So, all in all, a good run.  I really would like to improve pace/speed wise, as after running for over 10 years and consistently for well over 3, I really  should be SO MUCH FASTER.  Hopefully, the next race will be better.  Now, I’m going to eat some more food!

 

Yesterday, I got up at shit o’clock™ to get the train to Edinburgh for the Great Winter Run 5K.  I’m not a morning person, and I’m especially not a morning person who likes to get up at 6 am to sit on a train for over an hour.  But, not knowing what the future holds, I figured if I wanted to do a “destination” run in the UK, I should pick one that’s at least close enough to travel back and forth from without requiring a night in a hotel.

 

The train ride was uneventful, and when I arrived in Edinburgh, I had no idea where I was going.  I was glad to spot some other runners and followed them to Holyrood Park.  I was a bit shocked to see how high the hill was having not ventured into this area of Edinburgh before.  I wondered what I had got myself into.  I knew that it was partially up hill, but I didn’t think it was quite that high.

 

I had plenty of time to stand around and people watch until it was time to get into the corrals.  I was in the green corral and it was certainly quite crowded.  There was barely enough room to stand, let alone do the warmup.  I wonder if the person leading it realises that she has a lot of space to move, and that those of us on the ground can’t really do the movements unless we want to kick and step on our neighbours.

A few minutes after 10 and the green corral was off.  It was a bit crowded and we slowly gained elevation.  At one point I thought I was going quite fast, as the first km marker appeared within about 4 minutes.  The second one took a bit longer and balanced out and then started to be more consistent with Runkeeper.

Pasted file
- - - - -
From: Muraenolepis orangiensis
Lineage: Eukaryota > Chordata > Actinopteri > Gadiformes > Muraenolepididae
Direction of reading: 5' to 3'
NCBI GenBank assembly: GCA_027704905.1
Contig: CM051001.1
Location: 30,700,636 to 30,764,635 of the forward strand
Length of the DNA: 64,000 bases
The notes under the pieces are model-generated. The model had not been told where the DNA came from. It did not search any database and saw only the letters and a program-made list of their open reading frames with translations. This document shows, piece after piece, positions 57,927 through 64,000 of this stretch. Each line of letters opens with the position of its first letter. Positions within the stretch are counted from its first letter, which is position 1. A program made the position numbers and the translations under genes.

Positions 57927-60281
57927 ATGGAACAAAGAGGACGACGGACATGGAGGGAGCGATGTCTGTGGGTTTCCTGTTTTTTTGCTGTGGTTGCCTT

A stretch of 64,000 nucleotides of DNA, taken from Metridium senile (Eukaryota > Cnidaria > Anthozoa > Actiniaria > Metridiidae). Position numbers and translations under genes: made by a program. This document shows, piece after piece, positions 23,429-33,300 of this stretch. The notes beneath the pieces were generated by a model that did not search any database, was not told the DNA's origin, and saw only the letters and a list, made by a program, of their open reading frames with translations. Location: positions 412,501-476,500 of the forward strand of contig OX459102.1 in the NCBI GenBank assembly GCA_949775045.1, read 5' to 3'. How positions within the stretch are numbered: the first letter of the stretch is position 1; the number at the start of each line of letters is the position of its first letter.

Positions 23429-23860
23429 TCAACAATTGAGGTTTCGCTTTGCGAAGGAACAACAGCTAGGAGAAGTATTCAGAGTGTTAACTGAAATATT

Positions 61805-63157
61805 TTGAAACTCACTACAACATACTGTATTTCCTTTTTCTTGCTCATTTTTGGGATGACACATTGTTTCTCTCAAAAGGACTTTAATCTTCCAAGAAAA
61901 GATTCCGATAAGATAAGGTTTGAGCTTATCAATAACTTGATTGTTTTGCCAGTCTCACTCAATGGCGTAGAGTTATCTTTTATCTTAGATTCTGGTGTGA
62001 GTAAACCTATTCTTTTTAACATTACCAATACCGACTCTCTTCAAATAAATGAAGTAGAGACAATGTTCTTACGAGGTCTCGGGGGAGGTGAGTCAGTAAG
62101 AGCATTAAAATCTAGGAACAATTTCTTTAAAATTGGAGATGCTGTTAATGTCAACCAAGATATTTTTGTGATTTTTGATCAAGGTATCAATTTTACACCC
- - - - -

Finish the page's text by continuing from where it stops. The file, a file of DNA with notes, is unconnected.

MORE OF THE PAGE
The first 3 kilometres had us slowly gaining elevation, but once hitting the 3rd km marker, the world seemed to open up and you could see the city Edinburgh as I’ve never seen it before.  Had the sun been out, it would have been even more brilliant.  If it hadn’t been a race, I’d have stopped to take pictures!  In fact, I want to go back and walk up and around this area taking my time and taking pictures!

The last 2 kilometres were downhill.  What a rush!  I felt like a child running down a hill!  It’s probably the first time I’ve experienced such a runner’s high.  I’m not sure if it was the view or the altitude or what, but it was terribly exhilarating.  I had to actively work to control my speed and keep from just flinging myself down the hill.  These were probably 2 of my fastest ever kilometres at 5:33 and 5:52! If I want to PR my 5k, I need to find an all downhill one!

And then, as quick as it started, the race was over.  I had really picked up the pace at the end, and I nearly forgot to grab my bag with my shirt, water, and medal.

My official time was 34:11, not a PR but considering the hill at the beginning, I’m pleased.  Especially as (mile wise) I had negative splits the entire way (12:29, 11:09, 9:16, 8:14 (for the .14).

I’m hopeful I will be able to PR at some point, provided the course is flat or downhill!  🙂

All in all, it was a great event and I’m glad that it didn’t rain!